Writing Signed Languages
In Support of Adopting an ASL Writing System

Amy Rosenberg
Master's Thesis, University of Kansas
Department of Linguistics, 1999

...back to Table of Contents....
Introduction Chapter 5, Part 1 Appendix B
Chapter 1 Chapter 5, Part 2 Appendix C
Chapter 2 Chapter 6 Appendix D & E
Chapter 3 Summary & Bibliography Appendix F
Chapter 4 Appendix A Appendix G

Part II:
Writing American Sign Language

Chapter 3:
The Deaf Community

Descriptions of American Sign Language, its potential writing systems and the benefits of adopting one of these systems are in order. First, the Deaf community, the group in question, must be described. This section will discuss the population of deaf people in the United States, focusing on those who are Deaf (ASL users) as well as those who are hearing ASL users. It will consider two of the challenges facing this community; its language has not been pervasively considered on par with spoken languages and that its existence as a cultural group has been questioned.

Which Americans are Deaf?
According to the National Association of the Deaf, twenty-eight million Americans have some degree of hearing loss and two million of them are deaf, meaning that they cannot hear and understand speech even with the best amplification. Around 300,000 of these two million are Deaf, meaning they are users of American Sign Language and feel that they belong to a cultural group, as opposed to those who are deaf, those who have a hearing disability. Some members of the Deaf community become deaf as a result of an illness, like maternal rubella, which their mothers contracted during pregnancy. Some become deaf as young children from spinal meningitis. Others have some form of genetic deafness, including those who are born with a hearing loss that progresses to profound deafness. For many, the cause of deafness is unknown. There are many deaf people who are not part of the Deaf community and a few hearing people, with Deaf parents, who are.

Some estimate that the number of sign language users in the United States, including those who are hearing, is over a million, although the number of those who use only ASL is probably quite a bit smaller than a million. In A Journey into the Deaf-World, Ben Bahan, Robert Hoffmeister, and Harlan Lane (1996: 42) say:

ASL is the language of a sizeable minority. Estimates range from 500,000 to two million speakers in the U.S. alone; there are also many speakers in Canada. Compared to data from the Census Bureau, which counts other language minorities, ASL is the leading minority language in the U.S. after the "big four": Spanish, Italian, German and French.

It is used in many schools for the deaf as the language of education and it is the primary language used at Gallaudet University in D.C. Yet, Deaf people are still faced with the hearing society balking at ASL as a language. They are also faced with hearing people questioning the validity of a Deaf identity and doubting the existence of a genuine cultural group.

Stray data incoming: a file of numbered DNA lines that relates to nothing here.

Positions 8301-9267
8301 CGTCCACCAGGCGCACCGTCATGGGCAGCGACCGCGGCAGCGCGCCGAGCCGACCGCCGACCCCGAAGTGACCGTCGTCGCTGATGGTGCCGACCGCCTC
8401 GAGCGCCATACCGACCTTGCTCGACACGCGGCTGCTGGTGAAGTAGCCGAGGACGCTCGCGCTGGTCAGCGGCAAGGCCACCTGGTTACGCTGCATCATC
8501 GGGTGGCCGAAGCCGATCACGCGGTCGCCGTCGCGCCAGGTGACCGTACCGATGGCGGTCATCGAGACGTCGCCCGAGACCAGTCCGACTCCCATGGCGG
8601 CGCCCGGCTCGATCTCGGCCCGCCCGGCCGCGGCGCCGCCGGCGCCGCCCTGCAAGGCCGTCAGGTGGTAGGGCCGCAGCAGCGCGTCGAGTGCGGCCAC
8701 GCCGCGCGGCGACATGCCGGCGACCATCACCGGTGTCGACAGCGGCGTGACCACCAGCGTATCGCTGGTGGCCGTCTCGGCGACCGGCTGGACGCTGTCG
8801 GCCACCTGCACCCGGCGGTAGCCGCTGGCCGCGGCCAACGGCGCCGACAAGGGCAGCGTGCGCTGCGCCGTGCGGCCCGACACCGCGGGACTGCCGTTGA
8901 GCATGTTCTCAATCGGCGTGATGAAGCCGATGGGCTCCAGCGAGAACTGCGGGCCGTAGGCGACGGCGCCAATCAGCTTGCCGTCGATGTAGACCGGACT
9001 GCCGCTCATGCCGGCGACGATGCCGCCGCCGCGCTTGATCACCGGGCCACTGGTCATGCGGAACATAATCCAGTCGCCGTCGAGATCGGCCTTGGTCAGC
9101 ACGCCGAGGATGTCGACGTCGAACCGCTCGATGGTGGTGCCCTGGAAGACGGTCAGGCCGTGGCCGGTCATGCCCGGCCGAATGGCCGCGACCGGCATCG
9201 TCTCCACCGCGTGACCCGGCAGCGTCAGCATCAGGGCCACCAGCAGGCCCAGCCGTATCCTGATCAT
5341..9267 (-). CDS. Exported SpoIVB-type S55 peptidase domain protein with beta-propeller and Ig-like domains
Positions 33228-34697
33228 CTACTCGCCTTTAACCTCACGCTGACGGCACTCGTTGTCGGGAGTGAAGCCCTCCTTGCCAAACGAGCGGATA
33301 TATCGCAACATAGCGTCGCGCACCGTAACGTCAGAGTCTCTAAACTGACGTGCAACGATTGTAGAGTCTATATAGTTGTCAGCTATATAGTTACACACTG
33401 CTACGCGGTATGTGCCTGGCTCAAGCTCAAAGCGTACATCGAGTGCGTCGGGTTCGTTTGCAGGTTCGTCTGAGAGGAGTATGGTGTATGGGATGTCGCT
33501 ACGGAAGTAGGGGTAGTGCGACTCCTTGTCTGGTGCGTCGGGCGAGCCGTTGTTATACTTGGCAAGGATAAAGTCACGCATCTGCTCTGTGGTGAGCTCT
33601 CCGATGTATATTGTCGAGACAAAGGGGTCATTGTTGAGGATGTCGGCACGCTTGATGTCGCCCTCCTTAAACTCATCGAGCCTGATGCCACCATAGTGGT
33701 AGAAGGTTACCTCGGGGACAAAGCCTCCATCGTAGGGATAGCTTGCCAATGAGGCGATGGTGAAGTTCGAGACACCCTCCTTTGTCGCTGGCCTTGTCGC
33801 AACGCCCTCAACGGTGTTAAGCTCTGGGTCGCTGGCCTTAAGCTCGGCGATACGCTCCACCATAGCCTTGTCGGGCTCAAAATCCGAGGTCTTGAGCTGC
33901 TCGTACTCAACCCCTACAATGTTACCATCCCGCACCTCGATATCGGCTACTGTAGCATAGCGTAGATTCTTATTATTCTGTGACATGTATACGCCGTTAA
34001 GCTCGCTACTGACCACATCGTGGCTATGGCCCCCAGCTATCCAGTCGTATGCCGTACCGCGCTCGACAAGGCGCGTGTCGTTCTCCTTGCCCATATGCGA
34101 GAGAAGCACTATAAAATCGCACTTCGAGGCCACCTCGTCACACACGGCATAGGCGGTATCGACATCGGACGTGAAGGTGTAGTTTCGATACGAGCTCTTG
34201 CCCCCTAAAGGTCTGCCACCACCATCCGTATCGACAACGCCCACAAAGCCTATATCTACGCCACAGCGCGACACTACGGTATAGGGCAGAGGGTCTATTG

Those who belong to the Deaf community share customs and norms of behavior, they share a history, they share legends and stories. They share the struggles of living in a hearing world. Above all, they share their language.

Educational History
Those who consider themselves Deaf include people with a wide range of ability to perceive sound. Their feelings of belonging to a distinct culture come from their distinct educational history, and the history of their unique language. American Deaf history, centering around the interplay of education and sign language development, originates in France. The Abbé de l'Epée founded a school for the deaf in Paris in 1755 because he wanted deaf people to have access to the Bible. Laurent Clerc, one of the later students of this school, who also became a teacher there, joined Thomas Gallaudet in 1817 to set up the American Asylum for the Deaf in Hartford, Connecticut. This was a pivotal moment in Deaf history as Oliver Sacks (1990: 23) writes:

The French sign system imported by Clerc rapidly amalgamated with the indigenous sign languages here ­ the deaf generate sign language wherever there are communities of deaf people; it is for them the easiest and most natural mode of communication ­ to form a uniquely expressive and powerful hybrid, American Sign Language (ASL).

The year 1864 saw the creation of the first deaf college, once the Columbia Institute for the Deaf and the Blind, this was eventually christened Gallaudet College and is now Gallaudet University, the only liberal arts college for deaf students in the world.

Because fewer than 10 percent of those who are born deaf are born into a Deaf family, most people do not join the Deaf community at birth. Although schools for the deaf (often residential) tend to stress English education and may focus on oralism, it is this environment in which deaf children develop their language, American Sign Language. It is also this setting within which the Deaf culture forms.

As one deaf writer puts it, "Deaf people share certain similarities with blind people, for each has suffered the loss of a sense. But blindness is a handicap of mobility whereas deafness is one of communication" (Kisor 1990:10). This handicap of communication can be incredibly isolating. Sign language has had the ability to bridge this detachment and ASL has become the cherished link among Deaf people which allows them to function effectively even with the absence of such an important sense.

Part of the failure to accept ASL as a full language has to do with the doubt that the Deaf community exists as an independent cultural group. Traditionally, cultural groups share a geographic location, or location of origin. Furthermore, most cultures have traditions including food, music, art, and religion. The Deaf community is unique in that these usual criteria for the definition of a culture do not apply and yet its members have a keen sense of belonging to a distinct cultural group.